Australian Markets Weekly: 6 June 2017
Underemployment dragging on wages growth.
- In this week’s Weekly we look at wages growth in Australia, which has failed to lift despite traditional models of wages consistently forecasting a pick-up.
- Recent IMF work (Mohammad 2017) has found that traditional models of wages growth have largely underestimated the degree of spare capacity in the labour market by solely focusing on the unemployment rate. However, when including measures of underemployment (those wanting to work more hours) the models show a closer fit to historical wages growth.
- A decomposition of this analysis finds underemployment and lower inflation expectations can almost fully account for subdued nominal wages growth over the past few years. This has significant implications in interpreting the amount of spare capacity in the labour market and suggests we need to look at both unemployment and underemployment when assessing the outlook for wages growth. It also suggests we are unlikely to get much in the way of wage inflation unless serious inroads are made into underemployment.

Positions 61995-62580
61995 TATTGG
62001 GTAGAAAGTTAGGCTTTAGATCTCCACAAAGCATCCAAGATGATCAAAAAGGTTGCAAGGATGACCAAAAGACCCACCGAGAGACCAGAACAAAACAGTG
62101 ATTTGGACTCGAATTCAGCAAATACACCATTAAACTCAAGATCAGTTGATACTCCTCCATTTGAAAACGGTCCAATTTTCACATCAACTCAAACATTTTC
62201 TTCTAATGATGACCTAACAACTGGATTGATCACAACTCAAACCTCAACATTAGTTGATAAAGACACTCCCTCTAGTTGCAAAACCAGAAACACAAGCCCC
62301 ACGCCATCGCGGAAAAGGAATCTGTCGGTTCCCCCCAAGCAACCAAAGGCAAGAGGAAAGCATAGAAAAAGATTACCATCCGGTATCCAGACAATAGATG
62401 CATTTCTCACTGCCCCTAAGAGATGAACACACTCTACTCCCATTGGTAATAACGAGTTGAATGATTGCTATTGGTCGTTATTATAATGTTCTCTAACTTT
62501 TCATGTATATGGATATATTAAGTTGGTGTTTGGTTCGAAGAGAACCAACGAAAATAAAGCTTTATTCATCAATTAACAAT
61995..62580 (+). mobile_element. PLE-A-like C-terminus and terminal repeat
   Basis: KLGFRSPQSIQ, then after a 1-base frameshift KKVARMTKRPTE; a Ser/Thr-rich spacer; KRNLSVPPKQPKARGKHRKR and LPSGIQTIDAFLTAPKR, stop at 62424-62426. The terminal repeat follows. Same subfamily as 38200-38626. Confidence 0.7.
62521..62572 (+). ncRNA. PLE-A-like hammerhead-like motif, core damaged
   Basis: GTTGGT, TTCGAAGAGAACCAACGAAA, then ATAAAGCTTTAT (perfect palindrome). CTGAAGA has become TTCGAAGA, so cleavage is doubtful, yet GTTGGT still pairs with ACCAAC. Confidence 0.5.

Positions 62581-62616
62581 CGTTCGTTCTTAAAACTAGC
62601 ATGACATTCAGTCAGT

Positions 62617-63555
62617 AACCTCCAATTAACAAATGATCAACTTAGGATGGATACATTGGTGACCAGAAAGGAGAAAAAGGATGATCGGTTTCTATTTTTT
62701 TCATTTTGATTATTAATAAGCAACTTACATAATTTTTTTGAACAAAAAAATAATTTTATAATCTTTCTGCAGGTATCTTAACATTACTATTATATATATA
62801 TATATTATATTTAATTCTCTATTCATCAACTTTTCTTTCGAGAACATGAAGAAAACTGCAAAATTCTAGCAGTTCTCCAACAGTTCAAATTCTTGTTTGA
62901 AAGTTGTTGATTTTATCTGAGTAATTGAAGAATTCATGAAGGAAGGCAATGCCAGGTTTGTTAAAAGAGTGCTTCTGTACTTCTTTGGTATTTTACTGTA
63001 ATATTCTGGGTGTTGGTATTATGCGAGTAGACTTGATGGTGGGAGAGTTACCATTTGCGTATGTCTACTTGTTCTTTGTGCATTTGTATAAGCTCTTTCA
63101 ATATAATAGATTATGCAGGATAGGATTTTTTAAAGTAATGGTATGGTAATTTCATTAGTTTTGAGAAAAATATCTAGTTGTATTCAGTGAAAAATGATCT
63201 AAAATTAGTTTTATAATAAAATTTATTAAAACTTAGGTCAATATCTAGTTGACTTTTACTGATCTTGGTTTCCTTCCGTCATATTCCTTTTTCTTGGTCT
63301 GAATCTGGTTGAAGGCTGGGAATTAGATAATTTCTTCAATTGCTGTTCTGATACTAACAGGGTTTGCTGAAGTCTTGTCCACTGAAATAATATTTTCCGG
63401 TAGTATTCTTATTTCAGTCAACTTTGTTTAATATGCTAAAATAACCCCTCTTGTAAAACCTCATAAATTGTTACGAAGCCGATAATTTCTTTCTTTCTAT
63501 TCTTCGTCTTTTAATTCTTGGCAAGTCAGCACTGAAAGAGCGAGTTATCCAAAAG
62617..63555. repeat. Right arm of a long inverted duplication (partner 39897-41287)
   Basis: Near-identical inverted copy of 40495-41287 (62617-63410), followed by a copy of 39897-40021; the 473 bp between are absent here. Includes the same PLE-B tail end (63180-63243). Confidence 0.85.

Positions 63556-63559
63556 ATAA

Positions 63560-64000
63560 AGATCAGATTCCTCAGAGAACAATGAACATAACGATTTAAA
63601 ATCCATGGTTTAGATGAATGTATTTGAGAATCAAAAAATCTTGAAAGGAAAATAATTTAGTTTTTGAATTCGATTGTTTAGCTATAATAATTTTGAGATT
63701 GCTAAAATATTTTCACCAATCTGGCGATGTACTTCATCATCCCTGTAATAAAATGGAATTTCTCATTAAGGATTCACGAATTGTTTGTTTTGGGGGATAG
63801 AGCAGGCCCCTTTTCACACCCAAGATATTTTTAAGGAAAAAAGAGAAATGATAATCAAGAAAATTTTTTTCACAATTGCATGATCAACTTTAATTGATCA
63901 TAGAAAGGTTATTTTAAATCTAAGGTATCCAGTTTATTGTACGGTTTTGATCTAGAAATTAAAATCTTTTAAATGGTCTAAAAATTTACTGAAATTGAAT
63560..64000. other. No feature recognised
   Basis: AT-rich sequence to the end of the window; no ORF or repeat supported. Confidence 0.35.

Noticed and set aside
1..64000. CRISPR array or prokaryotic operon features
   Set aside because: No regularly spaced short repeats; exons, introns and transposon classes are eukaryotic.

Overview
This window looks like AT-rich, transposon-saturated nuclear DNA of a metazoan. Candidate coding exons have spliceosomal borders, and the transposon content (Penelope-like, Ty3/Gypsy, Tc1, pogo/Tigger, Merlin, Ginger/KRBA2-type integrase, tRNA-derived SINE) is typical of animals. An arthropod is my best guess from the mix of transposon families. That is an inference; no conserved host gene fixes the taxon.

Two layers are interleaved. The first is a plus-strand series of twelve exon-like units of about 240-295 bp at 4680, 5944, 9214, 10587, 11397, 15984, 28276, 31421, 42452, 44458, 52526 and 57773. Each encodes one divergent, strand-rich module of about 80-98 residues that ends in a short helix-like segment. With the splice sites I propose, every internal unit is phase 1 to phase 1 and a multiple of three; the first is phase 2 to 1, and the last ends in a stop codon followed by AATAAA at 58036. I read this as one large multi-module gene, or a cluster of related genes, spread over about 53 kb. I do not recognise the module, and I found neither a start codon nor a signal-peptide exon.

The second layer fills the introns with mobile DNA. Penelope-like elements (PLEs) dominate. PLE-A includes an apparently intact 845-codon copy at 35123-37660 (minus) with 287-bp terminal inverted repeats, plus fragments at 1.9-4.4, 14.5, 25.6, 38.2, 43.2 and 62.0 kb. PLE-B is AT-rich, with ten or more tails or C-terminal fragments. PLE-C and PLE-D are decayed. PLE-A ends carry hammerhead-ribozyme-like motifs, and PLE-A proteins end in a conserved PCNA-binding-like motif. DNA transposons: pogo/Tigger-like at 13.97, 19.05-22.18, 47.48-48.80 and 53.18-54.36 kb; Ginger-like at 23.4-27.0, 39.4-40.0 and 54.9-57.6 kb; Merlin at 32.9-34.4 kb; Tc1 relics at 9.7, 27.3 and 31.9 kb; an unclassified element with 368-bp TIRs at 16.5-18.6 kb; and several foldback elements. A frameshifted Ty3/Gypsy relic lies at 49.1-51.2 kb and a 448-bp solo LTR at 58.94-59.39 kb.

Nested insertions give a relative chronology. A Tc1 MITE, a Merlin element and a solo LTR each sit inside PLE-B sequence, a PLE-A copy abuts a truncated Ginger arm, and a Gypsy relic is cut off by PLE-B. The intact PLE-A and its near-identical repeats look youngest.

- There are however some reasons for optimism. Measures of underemployment have a close relationship with the difficulty firms report in finding suitable labour (such a relationship could be due to firms gradually using up existing labour capacity amongst employees). The Quarterly NAB Business Survey suggests firms are finding it a bit more difficult on average in finding suitable labour, but that at the moment it is only a minor difficulty.
- This week, the main local focus will be on the RBA Meeting Tuesday and Wednesday’s Q1 GDP. Offshore, the focus will be on the Non-manufacturing ISM tonight, followed by the ECB meeting (Thursday), UK election (Thursday) and the appearance of former FBI Director Comey before the US Senate Intelligence Committee.
For further details, please see the attached document:
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